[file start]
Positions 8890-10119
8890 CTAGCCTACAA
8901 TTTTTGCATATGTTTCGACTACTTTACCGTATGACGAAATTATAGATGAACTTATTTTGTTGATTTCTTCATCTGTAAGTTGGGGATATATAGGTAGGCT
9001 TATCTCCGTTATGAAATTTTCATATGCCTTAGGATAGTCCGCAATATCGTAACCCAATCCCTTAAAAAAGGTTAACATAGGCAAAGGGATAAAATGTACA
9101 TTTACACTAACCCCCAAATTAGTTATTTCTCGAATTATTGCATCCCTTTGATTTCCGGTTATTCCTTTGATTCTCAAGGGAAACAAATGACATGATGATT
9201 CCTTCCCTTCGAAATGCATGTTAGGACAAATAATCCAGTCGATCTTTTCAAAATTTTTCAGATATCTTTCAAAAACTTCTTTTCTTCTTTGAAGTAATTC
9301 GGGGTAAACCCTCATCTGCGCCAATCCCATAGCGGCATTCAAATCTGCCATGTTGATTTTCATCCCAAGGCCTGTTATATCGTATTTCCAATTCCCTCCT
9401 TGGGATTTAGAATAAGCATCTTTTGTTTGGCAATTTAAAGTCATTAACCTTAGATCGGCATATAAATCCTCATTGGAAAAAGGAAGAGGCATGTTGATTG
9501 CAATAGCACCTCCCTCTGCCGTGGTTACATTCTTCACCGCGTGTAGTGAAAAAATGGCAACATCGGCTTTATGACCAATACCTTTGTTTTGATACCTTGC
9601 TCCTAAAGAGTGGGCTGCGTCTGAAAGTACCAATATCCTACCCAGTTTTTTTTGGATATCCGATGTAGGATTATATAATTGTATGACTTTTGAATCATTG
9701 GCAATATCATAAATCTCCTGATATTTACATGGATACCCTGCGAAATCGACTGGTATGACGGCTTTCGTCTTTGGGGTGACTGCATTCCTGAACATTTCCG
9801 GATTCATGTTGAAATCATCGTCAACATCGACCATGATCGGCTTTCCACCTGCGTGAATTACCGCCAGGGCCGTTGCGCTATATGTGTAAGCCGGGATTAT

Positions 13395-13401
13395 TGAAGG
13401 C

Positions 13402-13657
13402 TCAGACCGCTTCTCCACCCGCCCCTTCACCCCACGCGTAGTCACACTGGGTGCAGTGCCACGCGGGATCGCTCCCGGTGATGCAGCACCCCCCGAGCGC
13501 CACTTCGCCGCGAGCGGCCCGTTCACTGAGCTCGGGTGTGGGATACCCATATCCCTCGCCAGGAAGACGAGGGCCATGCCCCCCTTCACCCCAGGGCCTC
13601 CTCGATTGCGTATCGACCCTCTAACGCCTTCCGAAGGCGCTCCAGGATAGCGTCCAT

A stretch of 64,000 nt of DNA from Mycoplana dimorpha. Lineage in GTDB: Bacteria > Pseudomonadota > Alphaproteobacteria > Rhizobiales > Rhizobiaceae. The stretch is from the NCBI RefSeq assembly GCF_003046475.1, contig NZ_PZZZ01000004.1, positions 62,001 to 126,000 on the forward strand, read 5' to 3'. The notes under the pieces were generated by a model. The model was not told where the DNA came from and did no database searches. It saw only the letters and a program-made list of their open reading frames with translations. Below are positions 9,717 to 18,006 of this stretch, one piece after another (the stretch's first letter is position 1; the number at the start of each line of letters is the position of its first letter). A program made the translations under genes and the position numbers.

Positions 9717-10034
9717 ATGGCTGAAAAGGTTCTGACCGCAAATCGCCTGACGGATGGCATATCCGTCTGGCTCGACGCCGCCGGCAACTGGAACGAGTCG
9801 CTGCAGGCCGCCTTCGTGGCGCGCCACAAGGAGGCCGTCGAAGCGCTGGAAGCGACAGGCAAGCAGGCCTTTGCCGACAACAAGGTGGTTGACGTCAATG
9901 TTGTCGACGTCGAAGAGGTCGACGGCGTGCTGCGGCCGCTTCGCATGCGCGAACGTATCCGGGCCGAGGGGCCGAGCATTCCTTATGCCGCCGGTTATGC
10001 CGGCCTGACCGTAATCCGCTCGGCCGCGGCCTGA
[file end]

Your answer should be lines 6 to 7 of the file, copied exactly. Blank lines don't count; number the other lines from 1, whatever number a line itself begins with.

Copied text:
9201 CCTTCCCTTCGAAATGCATGTTAGGACAAATAATCCAGTCGATCTTTTCAAAATTTTTCAGATATCTTTCAAAAACTTCTTTTCTTCTTTGAAGTAATTC
9301 GGGGTAAACCCTCATCTGCGCCAATCCCATAGCGGCATTCAAATCTGCCATGTTGATTTTCATCCCAAGGCCTGTTATATCGTATTTCCAATTCCCTCCT